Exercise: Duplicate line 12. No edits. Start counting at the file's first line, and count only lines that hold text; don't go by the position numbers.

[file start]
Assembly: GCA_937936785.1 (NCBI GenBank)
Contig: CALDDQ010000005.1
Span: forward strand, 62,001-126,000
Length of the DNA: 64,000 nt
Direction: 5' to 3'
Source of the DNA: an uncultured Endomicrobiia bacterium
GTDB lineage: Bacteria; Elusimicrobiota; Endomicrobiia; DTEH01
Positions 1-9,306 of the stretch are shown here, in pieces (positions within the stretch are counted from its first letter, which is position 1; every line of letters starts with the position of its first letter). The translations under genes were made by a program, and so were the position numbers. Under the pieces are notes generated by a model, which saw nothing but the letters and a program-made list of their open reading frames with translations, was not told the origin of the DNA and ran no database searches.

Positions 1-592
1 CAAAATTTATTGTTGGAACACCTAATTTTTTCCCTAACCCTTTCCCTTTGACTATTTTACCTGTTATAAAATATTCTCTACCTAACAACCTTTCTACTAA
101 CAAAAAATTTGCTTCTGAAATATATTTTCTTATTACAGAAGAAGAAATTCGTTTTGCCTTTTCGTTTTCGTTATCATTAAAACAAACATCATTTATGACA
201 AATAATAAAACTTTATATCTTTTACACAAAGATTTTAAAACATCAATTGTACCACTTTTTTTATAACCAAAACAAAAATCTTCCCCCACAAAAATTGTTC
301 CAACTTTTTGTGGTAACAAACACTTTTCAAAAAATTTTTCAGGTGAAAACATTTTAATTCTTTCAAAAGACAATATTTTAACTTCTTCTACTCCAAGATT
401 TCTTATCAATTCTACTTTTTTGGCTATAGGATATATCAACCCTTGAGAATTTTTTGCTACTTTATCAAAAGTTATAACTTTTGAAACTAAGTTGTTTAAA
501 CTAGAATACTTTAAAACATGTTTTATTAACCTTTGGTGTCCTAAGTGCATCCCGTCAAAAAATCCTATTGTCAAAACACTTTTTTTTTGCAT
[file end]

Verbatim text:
201 AATAATAAAACTTTATATCTTTTACACAAAGATTTTAAAACATCAATTGTACCACTTTTTTTATAACCAAAACAAAAATCTTCCCCCACAAAAATTGTTC